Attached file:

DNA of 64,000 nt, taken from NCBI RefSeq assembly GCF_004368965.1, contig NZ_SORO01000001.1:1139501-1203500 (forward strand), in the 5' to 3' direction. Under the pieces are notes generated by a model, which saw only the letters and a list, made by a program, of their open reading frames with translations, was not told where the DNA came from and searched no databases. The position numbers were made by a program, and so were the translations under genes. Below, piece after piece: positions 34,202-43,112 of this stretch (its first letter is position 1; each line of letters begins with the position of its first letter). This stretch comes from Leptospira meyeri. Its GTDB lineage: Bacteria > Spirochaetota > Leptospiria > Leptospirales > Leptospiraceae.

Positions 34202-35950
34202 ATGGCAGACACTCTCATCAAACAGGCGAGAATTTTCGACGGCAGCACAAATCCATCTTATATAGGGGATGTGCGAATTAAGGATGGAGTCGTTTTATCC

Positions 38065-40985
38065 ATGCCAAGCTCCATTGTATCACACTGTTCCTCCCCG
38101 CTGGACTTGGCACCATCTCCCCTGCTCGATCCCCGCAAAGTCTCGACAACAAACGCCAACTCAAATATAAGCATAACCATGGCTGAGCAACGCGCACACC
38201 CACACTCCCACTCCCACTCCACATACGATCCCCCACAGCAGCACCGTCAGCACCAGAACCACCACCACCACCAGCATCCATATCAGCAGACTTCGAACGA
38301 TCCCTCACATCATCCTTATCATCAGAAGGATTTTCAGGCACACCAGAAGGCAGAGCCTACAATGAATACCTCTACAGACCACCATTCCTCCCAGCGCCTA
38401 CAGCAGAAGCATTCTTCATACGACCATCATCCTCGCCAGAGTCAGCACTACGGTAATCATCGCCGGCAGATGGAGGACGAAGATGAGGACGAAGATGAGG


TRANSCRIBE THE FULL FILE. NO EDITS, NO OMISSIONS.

DNA of 64,000 nt, taken from NCBI RefSeq assembly GCF_004368965.1, contig NZ_SORO01000001.1:1139501-1203500 (forward strand), in the 5' to 3' direction. Under the pieces are notes generated by a model, which saw only the letters and a list, made by a program, of their open reading frames with translations, was not told where the DNA came from and searched no databases. The position numbers were made by a program, and so were the translations under genes. Below, piece after piece: positions 34,202-43,112 of this stretch (its first letter is position 1; each line of letters begins with the position of its first letter). This stretch comes from Leptospira meyeri. Its GTDB lineage: Bacteria > Spirochaetota > Leptospiria > Leptospirales > Leptospiraceae.

Positions 34202-35950
34202 ATGGCAGACACTCTCATCAAACAGGCGAGAATTTTCGACGGCAGCACAAATCCATCTTATATAGGGGATGTGCGAATTAAGGATGGAGTCGTTTTATCC

Positions 38065-40985
38065 ATGCCAAGCTCCATTGTATCACACTGTTCCTCCCCG
38101 CTGGACTTGGCACCATCTCCCCTGCTCGATCCCCGCAAAGTCTCGACAACAAACGCCAACTCAAATATAAGCATAACCATGGCTGAGCAACGCGCACACC
38201 CACACTCCCACTCCCACTCCACATACGATCCCCCACAGCAGCACCGTCAGCACCAGAACCACCACCACCACCAGCATCCATATCAGCAGACTTCGAACGA
38301 TCCCTCACATCATCCTTATCATCAGAAGGATTTTCAGGCACACCAGAAGGCAGAGCCTACAATGAATACCTCTACAGACCACCATTCCTCCCAGCGCCTA
38401 CAGCAGAAGCATTCTTCATACGACCATCATCCTCGCCAGAGTCAGCACTACGGTAATCATCGCCGGCAGATGGAGGACGAAGATGAGGACGAAGATGAGG